Becoming elite in a contested terrain: The post-colonial experiences of the Franco-Mauritian population in Mauritius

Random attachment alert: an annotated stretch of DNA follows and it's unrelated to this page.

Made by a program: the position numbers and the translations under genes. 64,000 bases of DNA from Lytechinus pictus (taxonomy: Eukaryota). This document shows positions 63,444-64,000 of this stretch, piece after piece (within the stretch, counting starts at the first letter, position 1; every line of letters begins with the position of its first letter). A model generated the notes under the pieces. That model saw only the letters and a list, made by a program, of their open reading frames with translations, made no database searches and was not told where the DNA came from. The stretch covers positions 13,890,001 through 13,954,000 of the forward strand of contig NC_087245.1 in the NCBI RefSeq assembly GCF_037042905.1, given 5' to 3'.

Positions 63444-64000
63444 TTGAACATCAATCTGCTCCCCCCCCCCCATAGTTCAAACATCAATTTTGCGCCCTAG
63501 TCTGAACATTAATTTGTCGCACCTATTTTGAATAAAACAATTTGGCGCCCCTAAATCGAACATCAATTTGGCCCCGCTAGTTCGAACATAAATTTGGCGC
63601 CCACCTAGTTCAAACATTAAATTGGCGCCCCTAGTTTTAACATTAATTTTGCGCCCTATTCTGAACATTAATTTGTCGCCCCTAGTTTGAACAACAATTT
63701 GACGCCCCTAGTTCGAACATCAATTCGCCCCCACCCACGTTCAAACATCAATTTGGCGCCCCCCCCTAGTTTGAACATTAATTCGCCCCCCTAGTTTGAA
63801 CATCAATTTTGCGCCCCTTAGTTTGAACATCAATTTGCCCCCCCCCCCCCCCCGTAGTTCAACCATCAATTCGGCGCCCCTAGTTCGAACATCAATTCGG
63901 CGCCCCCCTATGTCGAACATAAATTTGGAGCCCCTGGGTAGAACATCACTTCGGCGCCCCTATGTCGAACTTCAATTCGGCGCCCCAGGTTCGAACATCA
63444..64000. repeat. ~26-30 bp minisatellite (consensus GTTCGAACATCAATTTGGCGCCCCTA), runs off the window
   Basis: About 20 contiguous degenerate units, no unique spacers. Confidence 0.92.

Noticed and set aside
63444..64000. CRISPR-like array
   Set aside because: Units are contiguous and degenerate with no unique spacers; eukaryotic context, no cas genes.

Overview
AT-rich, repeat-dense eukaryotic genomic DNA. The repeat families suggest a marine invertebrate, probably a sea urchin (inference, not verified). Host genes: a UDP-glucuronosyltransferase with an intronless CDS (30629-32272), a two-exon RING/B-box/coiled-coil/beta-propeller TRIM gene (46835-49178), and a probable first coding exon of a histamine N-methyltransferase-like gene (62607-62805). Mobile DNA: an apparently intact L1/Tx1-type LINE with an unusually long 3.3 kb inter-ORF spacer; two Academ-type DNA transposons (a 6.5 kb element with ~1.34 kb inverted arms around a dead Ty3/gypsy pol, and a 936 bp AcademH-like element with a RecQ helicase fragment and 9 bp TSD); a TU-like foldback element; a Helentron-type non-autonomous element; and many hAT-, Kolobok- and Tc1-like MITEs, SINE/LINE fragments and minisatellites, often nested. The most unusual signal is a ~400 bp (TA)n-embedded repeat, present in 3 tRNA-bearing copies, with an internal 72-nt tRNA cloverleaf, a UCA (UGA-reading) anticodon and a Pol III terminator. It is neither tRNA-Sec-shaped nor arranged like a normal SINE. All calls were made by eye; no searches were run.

AbstractReading postcolonial Sub-Saharan African political history books usually evokes a sense that African indigenous people, mostly phenotypically black Sub-Saharan people, were subject to a heroic European colonial conquest and suffered the effects of political domination at every level of society thereafter. Such books portray militant control, identity reclamation, and spatial ownership tied to pre-conquest origins. In this sense, indigenous Africans are perceived as the rightful claimants of geographic ownership and identity. However, according to author Tijo Slaverda, the case of Mauritius is unique, in that there were no original inhabitants in the country by the time the first Europeans arrived. The author argues that “This absence of natives facilitated white settlers to establish an elite position without much competition or resistance” (p. 2). According to the author, the island was empty at the beginning of the colonial period, and Europeans of French origin were the first to inhabit and populate the island. Other immigrants from Africa and other parts the world arrived later and became subservient to Europeans. Later, immigrants were brought to Mauritius mainly as indentured workers and slaves to boost and further European economic and political dominance
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